• Provide coaching. Leadership coaching helps build capacity and support your team to become higher-functioning and more efficient. Investing in leadership coaching also makes team members feel more appreciated, which reduces turnover. Most schools and systems report that return on investment is higher than they would have imagined. 
  • Reflect and learn. Assess and reflect on the existing relationships you have with staff. Where can you improve? What is going well? What relationships do you need to strengthen?   
  • Match skills to positions and shift responsibilities when needed. During times of VUCA (volatility, uncertainty, complexity and ambiguity), this could mean reassigning staff, clarifying expectations, or shifting responsibilities. Here are two structured ways to go about this:
    • Use a role charter process to clarify expectations and dependencies between roles. This helps create clarity about tasks and connections between roles. (Here is a sample role charter process.)
    • Go through a declaration of intent process to learn your current staff’s plans and interests for the upcoming school year. The information gained from this process is key for developing an overall staffing plan. (You can send an e-mail survey or use this COVID DOI process from TNTP.)
    • If roles are shifting, here’s a template email for notifying staff.
    • If instruction is moving online, here’s a document about how responsibilities may change.
  • When openings come up make the most of how you recruit and hire. Here are some tools to help.
  • Make culture the priority. 
    • Be sure to model the way of being you want others to embody.
    • Support staff to be and do their best.  
    • Be intentional and collaborative in how you work with your labor partners. Engage them early and often.  
    • Remember, building trust takes time and effort. As Henry Ford said, “Coming together is the beginning. Keeping together is progress. Working together is success.“
  • Pass the microphone. Distribute leadership whenever possible. Hearing multiple voices and giving opportunities for others to step up will strengthen the team. 

Leverage Community Partnerships 

There’s a great deal of benefit in leveraging all available resources to support student learning and well-being. Schools cannot and should not do this work alone. Community-based organizations (CBOs) often have the assets, agility, and flexibility to help fill gaps and support students. They can provide our schools opportunities and resources that we might not be able to provide on our own. In a time when schools are not the only hub for learning, these partnerships become even more important. Understanding your community assets is essential when designing instruction and learning experiences. 


  • Build from existing infrastructure and plans. Start with what had been planned for the year and adapt from there. Chances are you already had a deep network of partners. Remember: you and your community are resourceful. 
  • Inventory needs. Create a list of highest-priority student needs (such as outreach to disconnected students, family engagement, supervision, enrichment, interviewing families about needs and tech issues, meal distribution, drop-off/pick-up) that could be supported by CBOs and afterschool providers.
  • Create a clear list of services. Use this inventory to make a clear list of services you need partners to support. 
  • Map your existing assets. Map existing assets in your community. According to AmeriCorps’s guide, there are 10 essential steps in community asset mapping. Here are three other resources on asset mapping:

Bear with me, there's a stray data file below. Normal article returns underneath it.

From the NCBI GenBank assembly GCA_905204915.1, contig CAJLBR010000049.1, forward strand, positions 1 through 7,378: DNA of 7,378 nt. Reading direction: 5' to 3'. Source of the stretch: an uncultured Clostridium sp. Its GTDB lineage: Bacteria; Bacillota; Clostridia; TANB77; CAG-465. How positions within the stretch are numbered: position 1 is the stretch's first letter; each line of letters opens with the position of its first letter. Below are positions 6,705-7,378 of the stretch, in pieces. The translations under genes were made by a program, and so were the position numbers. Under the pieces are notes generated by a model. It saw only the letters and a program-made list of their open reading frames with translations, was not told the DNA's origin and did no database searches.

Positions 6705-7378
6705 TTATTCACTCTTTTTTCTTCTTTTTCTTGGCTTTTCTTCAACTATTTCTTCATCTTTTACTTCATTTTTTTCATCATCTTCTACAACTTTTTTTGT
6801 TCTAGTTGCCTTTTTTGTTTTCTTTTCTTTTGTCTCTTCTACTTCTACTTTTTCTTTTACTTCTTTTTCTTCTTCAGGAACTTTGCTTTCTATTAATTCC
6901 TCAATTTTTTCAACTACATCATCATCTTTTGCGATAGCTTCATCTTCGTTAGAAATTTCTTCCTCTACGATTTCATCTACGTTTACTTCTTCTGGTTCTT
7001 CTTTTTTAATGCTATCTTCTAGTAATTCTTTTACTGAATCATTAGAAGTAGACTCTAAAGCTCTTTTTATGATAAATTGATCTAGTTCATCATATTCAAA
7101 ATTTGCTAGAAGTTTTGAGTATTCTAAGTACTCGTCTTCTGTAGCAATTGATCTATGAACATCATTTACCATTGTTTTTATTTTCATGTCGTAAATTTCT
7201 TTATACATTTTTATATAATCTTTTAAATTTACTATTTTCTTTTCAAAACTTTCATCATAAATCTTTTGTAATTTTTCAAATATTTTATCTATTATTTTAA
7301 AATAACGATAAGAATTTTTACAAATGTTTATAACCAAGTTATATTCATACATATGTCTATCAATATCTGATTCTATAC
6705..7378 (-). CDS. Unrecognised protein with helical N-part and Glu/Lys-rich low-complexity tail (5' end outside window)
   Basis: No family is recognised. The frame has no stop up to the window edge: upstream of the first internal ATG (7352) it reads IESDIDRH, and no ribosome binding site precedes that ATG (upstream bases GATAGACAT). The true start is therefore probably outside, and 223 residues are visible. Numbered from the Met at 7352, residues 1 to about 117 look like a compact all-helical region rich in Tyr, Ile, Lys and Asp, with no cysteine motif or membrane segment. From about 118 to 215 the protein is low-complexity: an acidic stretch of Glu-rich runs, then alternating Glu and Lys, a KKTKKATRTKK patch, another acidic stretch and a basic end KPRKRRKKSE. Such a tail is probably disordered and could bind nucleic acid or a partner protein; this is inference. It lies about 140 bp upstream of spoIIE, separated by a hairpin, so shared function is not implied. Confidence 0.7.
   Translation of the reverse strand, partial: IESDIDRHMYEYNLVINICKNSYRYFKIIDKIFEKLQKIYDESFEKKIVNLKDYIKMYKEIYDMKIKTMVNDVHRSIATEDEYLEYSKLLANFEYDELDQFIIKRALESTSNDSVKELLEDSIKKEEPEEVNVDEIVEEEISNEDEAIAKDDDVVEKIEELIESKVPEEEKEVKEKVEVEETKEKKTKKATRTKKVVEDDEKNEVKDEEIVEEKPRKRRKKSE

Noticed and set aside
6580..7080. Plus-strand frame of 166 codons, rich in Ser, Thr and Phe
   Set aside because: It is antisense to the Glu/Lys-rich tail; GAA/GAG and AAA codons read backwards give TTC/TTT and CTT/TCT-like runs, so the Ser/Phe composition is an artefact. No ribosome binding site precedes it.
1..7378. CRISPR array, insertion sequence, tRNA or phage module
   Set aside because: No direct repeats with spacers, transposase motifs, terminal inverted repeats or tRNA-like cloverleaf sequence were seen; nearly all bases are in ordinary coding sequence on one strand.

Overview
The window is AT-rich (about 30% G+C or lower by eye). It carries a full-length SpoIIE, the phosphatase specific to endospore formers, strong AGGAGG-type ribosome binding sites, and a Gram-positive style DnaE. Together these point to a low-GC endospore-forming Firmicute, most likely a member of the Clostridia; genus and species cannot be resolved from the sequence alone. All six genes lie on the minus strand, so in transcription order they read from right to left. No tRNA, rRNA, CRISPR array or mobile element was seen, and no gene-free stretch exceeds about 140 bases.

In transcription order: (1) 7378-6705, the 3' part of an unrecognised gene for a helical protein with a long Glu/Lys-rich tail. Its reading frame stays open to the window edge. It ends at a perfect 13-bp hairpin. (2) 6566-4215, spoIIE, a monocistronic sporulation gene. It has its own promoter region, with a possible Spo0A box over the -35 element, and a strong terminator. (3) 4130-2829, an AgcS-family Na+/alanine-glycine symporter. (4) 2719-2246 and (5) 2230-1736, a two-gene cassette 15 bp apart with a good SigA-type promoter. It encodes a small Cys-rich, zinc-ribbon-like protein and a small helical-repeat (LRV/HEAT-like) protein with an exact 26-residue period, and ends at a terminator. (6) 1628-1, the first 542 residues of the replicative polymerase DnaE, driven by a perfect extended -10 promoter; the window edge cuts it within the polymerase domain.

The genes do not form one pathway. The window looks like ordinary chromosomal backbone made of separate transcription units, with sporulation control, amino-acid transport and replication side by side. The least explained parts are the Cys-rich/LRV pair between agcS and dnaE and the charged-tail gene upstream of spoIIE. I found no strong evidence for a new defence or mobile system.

• Leverage the County Office of Education. Partner with your COE to make sure mental health referrals and food security options are made available to your families. Bring services to campuses as much as possible, and offer remote and community-located services as needed. 
  • Identify a targeted list of partner organizations. Match your needs with existing community assets to create a list of potential partner organizations. They can include youth-serving CBOs (such as YMCA), afterschool program providers, city or county recreation agencies, and libraries. Prioritize agencies that have experience collaborating with or contracting with schools.
  • Create a clear plan and timeline with partners. Invite selected CBOs into the planning dialogue for summer and fall. The earlier community partners are involved in planning, the clearer each party can be about roles and expectations, making implementation of plans much smoother (as opposed to creating plans and then informing partners of their role).
  • Leverage CBOs’ flexibility and relationships to the community. Work with CBOs to get creative and meet kids, families, and schools where they are. CBOs across the state are eager to play a strong role in supporting students in every way they can, and stand ready to step in and play complementary roles in partnership with schools. CBO staff are often from the same communities as the children they serve, and they bring invaluable relationship assets that are critical to keeping kids connected to school. They can broker a range of support resources to students and their families. CBOs, including public and nonprofit housing sites, are important options to consider for off-site meal distribution and care.


Further Resources


  • How have our plans for the future changed as the district shifted during COVID?
  • How will our plans continue to evolve? 
  • How are we embracing bold ideas to create stronger outcomes for students and better experiences for our staff? 
  • How will we manage change as we move forward?
  • How can we leverage our community partners?
  • Based on the data we collected, what are some of the bright spots we can celebrate and replicate? What are our biggest needs when it comes to leading forward? 
  • How are we reimaging roles based on the future of learning and students’ needs?
The Field Guide for California LEAs
The Field Guide for accelerating learning, equity, and well being was developed by the California Collaborative for
Educational Excellence for California LEAs in collaboration with technical assistance partners.